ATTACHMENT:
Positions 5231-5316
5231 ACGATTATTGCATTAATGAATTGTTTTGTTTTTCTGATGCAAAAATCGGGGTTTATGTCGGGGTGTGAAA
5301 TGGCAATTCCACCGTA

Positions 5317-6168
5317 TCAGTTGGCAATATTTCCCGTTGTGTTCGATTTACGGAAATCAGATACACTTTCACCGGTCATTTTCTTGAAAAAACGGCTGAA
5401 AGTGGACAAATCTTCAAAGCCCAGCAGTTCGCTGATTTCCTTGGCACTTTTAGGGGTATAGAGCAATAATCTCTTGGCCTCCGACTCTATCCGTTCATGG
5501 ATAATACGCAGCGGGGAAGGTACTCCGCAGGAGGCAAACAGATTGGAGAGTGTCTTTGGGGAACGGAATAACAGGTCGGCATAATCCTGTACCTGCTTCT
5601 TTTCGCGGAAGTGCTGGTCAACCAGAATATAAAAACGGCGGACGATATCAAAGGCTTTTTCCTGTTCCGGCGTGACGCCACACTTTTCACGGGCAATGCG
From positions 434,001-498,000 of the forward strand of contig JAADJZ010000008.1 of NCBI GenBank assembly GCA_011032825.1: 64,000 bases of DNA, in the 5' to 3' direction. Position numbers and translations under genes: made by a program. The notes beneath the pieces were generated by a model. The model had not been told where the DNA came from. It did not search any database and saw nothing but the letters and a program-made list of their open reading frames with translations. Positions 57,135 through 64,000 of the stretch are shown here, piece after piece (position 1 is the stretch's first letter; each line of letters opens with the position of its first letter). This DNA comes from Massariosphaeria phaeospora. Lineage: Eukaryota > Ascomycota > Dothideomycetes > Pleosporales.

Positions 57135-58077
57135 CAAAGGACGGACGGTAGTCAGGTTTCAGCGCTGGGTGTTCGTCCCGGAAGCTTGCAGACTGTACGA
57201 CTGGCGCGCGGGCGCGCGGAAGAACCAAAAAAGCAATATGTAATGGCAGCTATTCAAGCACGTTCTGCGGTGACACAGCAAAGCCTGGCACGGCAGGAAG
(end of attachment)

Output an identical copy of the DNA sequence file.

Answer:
Positions 5231-5316
5231 ACGATTATTGCATTAATGAATTGTTTTGTTTTTCTGATGCAAAAATCGGGGTTTATGTCGGGGTGTGAAA
5301 TGGCAATTCCACCGTA

Positions 5317-6168
5317 TCAGTTGGCAATATTTCCCGTTGTGTTCGATTTACGGAAATCAGATACACTTTCACCGGTCATTTTCTTGAAAAAACGGCTGAA
5401 AGTGGACAAATCTTCAAAGCCCAGCAGTTCGCTGATTTCCTTGGCACTTTTAGGGGTATAGAGCAATAATCTCTTGGCCTCCGACTCTATCCGTTCATGG
5501 ATAATACGCAGCGGGGAAGGTACTCCGCAGGAGGCAAACAGATTGGAGAGTGTCTTTGGGGAACGGAATAACAGGTCGGCATAATCCTGTACCTGCTTCT
5601 TTTCGCGGAAGTGCTGGTCAACCAGAATATAAAAACGGCGGACGATATCAAAGGCTTTTTCCTGTTCCGGCGTGACGCCACACTTTTCACGGGCAATGCG
From positions 434,001-498,000 of the forward strand of contig JAADJZ010000008.1 of NCBI GenBank assembly GCA_011032825.1: 64,000 bases of DNA, in the 5' to 3' direction. Position numbers and translations under genes: made by a program. The notes beneath the pieces were generated by a model. The model had not been told where the DNA came from. It did not search any database and saw nothing but the letters and a program-made list of their open reading frames with translations. Positions 57,135 through 64,000 of the stretch are shown here, piece after piece (position 1 is the stretch's first letter; each line of letters opens with the position of its first letter). This DNA comes from Massariosphaeria phaeospora. Lineage: Eukaryota > Ascomycota > Dothideomycetes > Pleosporales.

Positions 57135-58077
57135 CAAAGGACGGACGGTAGTCAGGTTTCAGCGCTGGGTGTTCGTCCCGGAAGCTTGCAGACTGTACGA
57201 CTGGCGCGCGGGCGCGCGGAAGAACCAAAAAAGCAATATGTAATGGCAGCTATTCAAGCACGTTCTGCGGTGACACAGCAAAGCCTGGCACGGCAGGAAG